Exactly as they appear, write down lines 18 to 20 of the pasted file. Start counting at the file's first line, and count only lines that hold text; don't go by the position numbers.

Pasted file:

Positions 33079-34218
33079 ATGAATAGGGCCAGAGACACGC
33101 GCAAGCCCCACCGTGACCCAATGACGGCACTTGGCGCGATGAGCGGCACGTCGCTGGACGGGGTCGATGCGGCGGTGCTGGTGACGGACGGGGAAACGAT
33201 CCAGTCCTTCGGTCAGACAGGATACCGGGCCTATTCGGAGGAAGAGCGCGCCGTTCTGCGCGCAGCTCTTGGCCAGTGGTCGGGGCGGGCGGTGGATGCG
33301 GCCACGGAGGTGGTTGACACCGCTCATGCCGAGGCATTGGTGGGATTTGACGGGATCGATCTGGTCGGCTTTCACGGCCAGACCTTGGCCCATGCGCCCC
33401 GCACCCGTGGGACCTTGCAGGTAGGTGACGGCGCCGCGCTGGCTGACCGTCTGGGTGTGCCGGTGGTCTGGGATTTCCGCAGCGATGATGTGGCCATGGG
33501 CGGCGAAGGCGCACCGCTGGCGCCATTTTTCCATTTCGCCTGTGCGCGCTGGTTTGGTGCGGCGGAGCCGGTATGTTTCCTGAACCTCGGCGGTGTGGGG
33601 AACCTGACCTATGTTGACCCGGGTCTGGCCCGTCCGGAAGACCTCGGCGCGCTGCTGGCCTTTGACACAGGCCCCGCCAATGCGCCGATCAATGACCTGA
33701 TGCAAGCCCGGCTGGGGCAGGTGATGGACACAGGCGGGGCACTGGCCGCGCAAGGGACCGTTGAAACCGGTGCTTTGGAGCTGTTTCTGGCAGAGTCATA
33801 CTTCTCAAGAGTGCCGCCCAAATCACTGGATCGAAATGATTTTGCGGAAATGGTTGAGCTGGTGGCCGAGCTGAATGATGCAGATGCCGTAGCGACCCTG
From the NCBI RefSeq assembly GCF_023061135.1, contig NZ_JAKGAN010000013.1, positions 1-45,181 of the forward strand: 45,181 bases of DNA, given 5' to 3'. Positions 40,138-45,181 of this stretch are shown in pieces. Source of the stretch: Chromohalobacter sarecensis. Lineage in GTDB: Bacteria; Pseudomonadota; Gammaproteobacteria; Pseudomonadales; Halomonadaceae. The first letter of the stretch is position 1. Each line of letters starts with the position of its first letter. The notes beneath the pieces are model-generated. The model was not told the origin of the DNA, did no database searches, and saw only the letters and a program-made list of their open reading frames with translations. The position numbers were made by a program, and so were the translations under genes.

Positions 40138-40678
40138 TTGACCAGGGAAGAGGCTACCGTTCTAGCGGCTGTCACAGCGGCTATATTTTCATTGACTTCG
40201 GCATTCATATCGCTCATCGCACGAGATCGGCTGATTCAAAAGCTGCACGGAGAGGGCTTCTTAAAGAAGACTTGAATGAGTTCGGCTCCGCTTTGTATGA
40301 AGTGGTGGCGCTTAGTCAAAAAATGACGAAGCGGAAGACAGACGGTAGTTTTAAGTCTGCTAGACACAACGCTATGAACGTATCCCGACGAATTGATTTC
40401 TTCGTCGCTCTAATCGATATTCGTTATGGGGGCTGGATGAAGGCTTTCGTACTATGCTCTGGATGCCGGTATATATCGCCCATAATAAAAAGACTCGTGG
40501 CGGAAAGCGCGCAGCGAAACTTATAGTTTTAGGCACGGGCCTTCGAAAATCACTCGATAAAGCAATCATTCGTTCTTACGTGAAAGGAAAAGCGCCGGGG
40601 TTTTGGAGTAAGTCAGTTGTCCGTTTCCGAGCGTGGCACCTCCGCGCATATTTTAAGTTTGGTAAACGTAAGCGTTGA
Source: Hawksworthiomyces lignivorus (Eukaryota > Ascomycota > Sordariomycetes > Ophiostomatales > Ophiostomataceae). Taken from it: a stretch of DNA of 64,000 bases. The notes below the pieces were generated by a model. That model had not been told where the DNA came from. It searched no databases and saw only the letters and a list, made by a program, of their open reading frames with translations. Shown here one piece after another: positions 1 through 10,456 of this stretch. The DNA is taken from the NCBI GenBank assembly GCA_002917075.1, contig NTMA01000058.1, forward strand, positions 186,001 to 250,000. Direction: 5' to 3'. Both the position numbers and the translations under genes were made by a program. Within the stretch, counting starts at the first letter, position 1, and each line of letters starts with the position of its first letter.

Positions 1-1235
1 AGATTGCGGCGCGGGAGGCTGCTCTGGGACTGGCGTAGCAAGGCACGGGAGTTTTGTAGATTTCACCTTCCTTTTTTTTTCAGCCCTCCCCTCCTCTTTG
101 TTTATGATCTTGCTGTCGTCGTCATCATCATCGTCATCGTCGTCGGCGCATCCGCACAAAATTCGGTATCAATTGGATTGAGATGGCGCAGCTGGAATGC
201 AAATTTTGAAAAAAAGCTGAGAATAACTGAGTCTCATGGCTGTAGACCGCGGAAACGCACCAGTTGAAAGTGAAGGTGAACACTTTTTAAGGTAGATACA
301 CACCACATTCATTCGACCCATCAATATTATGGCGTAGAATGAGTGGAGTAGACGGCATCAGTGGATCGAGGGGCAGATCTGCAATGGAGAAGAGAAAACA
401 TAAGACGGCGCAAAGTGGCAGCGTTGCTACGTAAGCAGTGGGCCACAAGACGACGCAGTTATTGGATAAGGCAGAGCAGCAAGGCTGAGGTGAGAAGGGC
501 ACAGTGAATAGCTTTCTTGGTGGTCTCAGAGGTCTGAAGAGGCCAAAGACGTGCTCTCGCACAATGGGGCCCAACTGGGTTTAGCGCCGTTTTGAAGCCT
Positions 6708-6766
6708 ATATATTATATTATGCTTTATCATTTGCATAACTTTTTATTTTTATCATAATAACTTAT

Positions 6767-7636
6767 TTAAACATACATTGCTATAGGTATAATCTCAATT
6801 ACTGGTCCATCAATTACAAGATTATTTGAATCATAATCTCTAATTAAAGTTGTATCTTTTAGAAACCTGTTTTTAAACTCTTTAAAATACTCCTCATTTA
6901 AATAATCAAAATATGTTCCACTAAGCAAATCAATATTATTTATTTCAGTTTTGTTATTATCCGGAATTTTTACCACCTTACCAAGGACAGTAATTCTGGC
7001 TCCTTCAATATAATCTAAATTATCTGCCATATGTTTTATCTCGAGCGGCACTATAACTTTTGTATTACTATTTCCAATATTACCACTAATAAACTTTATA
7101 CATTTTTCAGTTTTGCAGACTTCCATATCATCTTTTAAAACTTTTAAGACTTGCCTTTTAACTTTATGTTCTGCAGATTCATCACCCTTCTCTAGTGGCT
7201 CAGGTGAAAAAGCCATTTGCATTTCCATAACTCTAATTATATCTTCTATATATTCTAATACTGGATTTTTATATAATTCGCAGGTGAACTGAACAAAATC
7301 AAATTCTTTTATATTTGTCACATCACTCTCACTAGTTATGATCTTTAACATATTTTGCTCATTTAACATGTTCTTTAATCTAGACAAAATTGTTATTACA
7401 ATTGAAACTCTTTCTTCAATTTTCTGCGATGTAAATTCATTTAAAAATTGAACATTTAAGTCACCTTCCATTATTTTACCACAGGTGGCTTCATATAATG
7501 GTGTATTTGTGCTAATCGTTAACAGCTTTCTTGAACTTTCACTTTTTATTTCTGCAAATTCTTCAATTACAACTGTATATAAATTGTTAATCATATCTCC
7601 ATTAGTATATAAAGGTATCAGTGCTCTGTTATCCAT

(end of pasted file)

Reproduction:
40601 TTTTGGAGTAAGTCAGTTGTCCGTTTCCGAGCGTGGCACCTCCGCGCATATTTTAAGTTTGGTAAACGTAAGCGTTGA
Source: Hawksworthiomyces lignivorus (Eukaryota > Ascomycota > Sordariomycetes > Ophiostomatales > Ophiostomataceae). Taken from it: a stretch of DNA of 64,000 bases. The notes below the pieces were generated by a model. That model had not been told where the DNA came from. It searched no databases and saw only the letters and a list, made by a program, of their open reading frames with translations. Shown here one piece after another: positions 1 through 10,456 of this stretch. The DNA is taken from the NCBI GenBank assembly GCA_002917075.1, contig NTMA01000058.1, forward strand, positions 186,001 to 250,000. Direction: 5' to 3'. Both the position numbers and the translations under genes were made by a program. Within the stretch, counting starts at the first letter, position 1, and each line of letters starts with the position of its first letter.

Positions 1-1235